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I need to collect some information about existing ORM solutions. Please feel free to write about any programming language.

Can you tell about the best ORM framework you ever use and why is it better then others?

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There is no such thing as a "language independent" ORM (except in .net, but even than it will only work on .net languages) –  Nir May 27 '09 at 20:39
Thanks guys, I really said not the thing I mean. –  Bogdan Gusiev May 27 '09 at 20:48
With this being so vague and subjective, I'm tempted to make it CW... any thoughts? –  Marc Gravell May 27 '09 at 20:55
Bogdan, please indicate some more details about the technologies such as the language and database you are using. –  Daniel Auger May 27 '09 at 20:57
Either be more specific or make it a community wiki. I recommend the latter, because it looks like Bogdan isn't looking for anything specific. –  Sasha Chedygov May 27 '09 at 21:04

5 Answers 5

up vote 6 down vote accepted

I used NHibernate and Entity Framework.

Current stable version of entity framework is very immature. It is too difficult, or impossible to perform common tasks. Testing your code is also difficult since you cannot really separate your entities from your data access classes. But it perfectly integrates with visual studio ide. Setting up is easy and updating all the models from database takes just a few seconds. Upcoming version of EF (4.0) will solve some of this problems.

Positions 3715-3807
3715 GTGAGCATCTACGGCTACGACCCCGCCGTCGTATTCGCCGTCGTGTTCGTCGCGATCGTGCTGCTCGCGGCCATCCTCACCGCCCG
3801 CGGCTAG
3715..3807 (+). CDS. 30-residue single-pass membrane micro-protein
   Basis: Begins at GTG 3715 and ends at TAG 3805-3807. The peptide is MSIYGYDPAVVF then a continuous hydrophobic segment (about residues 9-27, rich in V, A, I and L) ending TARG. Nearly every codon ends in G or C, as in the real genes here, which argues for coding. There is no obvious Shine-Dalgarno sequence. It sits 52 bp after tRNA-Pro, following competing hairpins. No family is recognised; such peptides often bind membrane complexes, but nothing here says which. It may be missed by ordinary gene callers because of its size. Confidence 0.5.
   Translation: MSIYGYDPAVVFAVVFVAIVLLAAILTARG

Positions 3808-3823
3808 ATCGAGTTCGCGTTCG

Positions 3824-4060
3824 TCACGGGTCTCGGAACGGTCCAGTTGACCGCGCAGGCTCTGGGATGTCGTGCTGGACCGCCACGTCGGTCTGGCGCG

NHibernate is quite powerful. It supports plain old clr objects, so you can work with simple entities. Configurations provide great control in great detail. Framework capabilities are satisfying and it has a large and active community and good documentation. Setting up and updating entities is a little difficult since you must use generators that looks up your database and generates entities and xml files. It may be tricky to find a generator or a template that exactly fits your needs. But once you set all things up, you will love it.

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I found LINQ to SQL to be a pretty straight forward solution. The first time I used it, I'd say I had a basic ORM working within a few hours, and was creating LINQ queries with it.

Microsoft has an additional ORM (Entity Framework), which I've heard is more complex but may be useful for highly complex distributed applications with multiple data sources etc.

Overall I found LINQ to be an easy and fast to use ORM.

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I have been looking at Telerik Open Access for last few months, in genernal this ORM has been a pain to work with, it was advertised as having extensive linq support but in reality many of the linq features you would normally expect dont work server side and are performed on the client. I also had problems using multiple conditions in a where clause, see my last question. Here are a few things that i found

  • No support for views
  • Unable to map more than one entity to the same table